Reply All’s native advertising is a lesson to us all to do better

This weekend, I found myself binge-listening to Gimlet Media’s podcast Reply All, hosted by PJ Vogt and Alex Goldman. I’m a pretty big fan of podcasts: I jumped on board the Serial bandwagon and have fallen asleep to the dulcet tones of Josh and Chuck’s voices on Stuff You Should Know for more nights than I can count (to the point where it’s actually a Pavlovian conditioning – their podcast serves me up some useful knowledge and then swiftly knocks me out).

It was during my 14-episode-deep manic Google search to understand why Matt Leiber always seemed to receive a unique mention at the end of each episode that I came across their AMA on Reddit. I’m not really a Reddit user but I needed to know the truth. I soon found myself immersed in the questions of other Reply All fans and the responses they garnered from PJ and Alex.

But the post that stuck out to me the most was this one:

Cassius_longinus is right: the number of brands buying out advertising on podcasts is exceptionally narrow. Jeffersonbible, another Reddit commenter, said “I want to start a podcast where I only eat, wear, and use products that are advertised on podcasts. Sure, I’d get tired of Naturebox snacks and paying BlueApron prices for my meals, but the soft embrace of MeUndies on my ass as I relearned math from The Great Courses would make it all worth it as I wrote about the experience on my SquareSpace blog and to my TinyLetter subscribers.” His comment was amusingly familiar; I have heard the same droll ads that he has time and time again.

Native advertising is a reality of life these days; it seems that everywhere you turn an ad will be staring right back at you. It came about as an answer to the inevitable banner-blindness digital audiences have developed over the course of those thousand-or-so-too-many flashing banners ads we’ve all been exposed to on the world wide web. That and the several ad blocking programs that cropped up in the last decade to save our precious eyes from advertising’s pervasiveness. In fact, Reply All even considered the toll of native advertising on digital media during their episode on the man who developed the first ever ‘pop up’ ad.

Jeffersonbible even mentions in his later comments that he’s known to skip over these instances of native advertising in most podcast scenarios, going so far as to avoid listening to certain podcasts while he’s driving if he knows they’re ones he’ll want to skip the ads for. So we know that this sort of banner-blindness behaviour is already seeping over into native advertising territory.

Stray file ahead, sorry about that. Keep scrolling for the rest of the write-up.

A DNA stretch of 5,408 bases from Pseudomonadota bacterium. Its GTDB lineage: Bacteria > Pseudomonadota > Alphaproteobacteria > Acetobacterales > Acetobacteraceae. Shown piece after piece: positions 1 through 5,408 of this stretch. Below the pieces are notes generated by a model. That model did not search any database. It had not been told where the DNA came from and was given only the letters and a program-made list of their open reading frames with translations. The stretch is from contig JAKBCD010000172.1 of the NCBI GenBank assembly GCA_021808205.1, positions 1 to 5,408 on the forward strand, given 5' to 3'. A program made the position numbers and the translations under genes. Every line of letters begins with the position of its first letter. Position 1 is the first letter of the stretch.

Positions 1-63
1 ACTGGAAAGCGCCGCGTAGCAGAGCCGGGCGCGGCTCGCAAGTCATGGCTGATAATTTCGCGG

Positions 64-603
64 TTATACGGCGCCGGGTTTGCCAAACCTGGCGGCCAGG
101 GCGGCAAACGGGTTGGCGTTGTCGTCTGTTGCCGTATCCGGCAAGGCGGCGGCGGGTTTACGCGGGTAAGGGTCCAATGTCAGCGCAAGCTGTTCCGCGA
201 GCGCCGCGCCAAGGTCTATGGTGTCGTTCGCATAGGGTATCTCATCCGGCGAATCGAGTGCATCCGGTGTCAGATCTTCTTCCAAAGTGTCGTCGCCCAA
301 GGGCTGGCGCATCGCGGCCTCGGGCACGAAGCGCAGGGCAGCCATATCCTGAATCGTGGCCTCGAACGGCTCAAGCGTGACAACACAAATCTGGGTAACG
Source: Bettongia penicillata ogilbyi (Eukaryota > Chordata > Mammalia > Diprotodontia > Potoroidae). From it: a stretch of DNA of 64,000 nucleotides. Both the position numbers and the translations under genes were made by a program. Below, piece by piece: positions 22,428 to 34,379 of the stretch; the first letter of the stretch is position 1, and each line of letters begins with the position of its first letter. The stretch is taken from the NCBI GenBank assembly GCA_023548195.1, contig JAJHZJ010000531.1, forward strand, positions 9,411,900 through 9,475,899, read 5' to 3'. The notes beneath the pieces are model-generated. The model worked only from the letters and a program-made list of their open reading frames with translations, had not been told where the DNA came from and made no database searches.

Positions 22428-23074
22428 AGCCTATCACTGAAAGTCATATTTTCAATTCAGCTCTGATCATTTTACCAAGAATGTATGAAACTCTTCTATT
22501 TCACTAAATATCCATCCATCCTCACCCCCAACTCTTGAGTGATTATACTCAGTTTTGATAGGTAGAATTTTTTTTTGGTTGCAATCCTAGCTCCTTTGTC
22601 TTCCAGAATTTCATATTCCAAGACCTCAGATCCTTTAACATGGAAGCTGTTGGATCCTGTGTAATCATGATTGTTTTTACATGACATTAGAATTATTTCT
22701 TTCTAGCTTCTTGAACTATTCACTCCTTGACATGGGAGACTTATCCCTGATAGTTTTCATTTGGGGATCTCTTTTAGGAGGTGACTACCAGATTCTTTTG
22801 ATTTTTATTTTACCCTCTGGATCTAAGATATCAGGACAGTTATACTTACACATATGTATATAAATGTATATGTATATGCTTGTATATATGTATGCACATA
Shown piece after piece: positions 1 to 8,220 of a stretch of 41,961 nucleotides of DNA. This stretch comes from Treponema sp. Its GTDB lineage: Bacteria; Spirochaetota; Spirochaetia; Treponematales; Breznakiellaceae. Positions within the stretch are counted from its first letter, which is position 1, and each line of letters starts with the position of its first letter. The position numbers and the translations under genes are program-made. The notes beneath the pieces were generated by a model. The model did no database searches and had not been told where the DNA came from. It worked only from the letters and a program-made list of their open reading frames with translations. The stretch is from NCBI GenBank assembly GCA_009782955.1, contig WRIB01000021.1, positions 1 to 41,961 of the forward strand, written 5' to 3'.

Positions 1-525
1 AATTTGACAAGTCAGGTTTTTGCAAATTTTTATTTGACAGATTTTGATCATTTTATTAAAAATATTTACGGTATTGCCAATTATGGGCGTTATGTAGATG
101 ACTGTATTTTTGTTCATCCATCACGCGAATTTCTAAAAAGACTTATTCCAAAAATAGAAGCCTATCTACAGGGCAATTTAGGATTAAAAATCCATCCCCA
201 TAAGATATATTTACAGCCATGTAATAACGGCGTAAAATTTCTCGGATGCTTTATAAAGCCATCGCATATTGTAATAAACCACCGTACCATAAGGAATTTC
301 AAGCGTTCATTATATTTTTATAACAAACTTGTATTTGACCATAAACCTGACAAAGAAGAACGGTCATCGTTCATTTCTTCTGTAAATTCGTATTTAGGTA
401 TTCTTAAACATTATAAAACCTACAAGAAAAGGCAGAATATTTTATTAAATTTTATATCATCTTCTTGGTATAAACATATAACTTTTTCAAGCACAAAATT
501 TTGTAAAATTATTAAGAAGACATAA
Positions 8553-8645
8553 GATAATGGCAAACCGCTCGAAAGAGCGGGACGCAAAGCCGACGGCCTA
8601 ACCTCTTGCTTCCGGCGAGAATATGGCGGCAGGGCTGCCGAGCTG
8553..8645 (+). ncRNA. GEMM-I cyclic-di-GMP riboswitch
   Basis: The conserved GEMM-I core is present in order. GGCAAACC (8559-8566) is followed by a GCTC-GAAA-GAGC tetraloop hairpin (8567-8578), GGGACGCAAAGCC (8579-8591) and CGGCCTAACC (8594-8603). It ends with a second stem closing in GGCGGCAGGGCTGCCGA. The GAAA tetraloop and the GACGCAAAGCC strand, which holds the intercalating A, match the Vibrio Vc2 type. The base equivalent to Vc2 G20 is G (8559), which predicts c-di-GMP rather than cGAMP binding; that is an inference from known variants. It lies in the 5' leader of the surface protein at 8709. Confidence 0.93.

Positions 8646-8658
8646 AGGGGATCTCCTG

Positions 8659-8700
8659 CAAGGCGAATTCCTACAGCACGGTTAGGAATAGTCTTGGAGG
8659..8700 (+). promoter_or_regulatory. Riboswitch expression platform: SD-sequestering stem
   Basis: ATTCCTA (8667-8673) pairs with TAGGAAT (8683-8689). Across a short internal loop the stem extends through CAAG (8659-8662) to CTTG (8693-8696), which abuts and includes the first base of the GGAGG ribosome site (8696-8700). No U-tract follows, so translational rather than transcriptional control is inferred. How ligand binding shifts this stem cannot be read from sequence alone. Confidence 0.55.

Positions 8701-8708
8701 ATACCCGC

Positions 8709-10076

What was so refreshingly different about Reply All was the way that Alex and PJ wove a narrative into their advertising. And not just the same old “Presenter One, have you tried BlueApron’s teriyaki chicken pot pie yet?” “I have Presenter Two! It was absolutely delicious, but I’d have to say that their steamed vegetable and fish omelette is my favourite!”


PJ and Alex actually use situations from their real lives to create a conversation that – while still obviously geared towards selling the product – is inclusive, engaging and funny.

When PJ hadn’t met Alex’s son several weeks after he had been born, Alex made a Squarespace website Has PJ Met Alex’s Son Yet to let listeners know the precise moment when PJ had finally met him. They devised a way to get users directly onto the platform they were advertising, and they did it in a way that was humorous and sparked curiosity, without being overly gimmicky.

What’s most obvious in PJ and Alex’s answers on their Reddit AMA is this: every episode of their podcast is scrutinised and edited to ensure that the topic they’re discussing delivers a strong narrative; it’s only natural that they would hold their advertising to those same standards.


With a world that is so fraught with content screaming for people to notice it, we can all learn a little bit from the folks at Reply All. If native advertising really is the way forward, then we need to do it in a way that is relatable to our audience. Tell real stories. Find common ground. Be relatable. Be entertaining.

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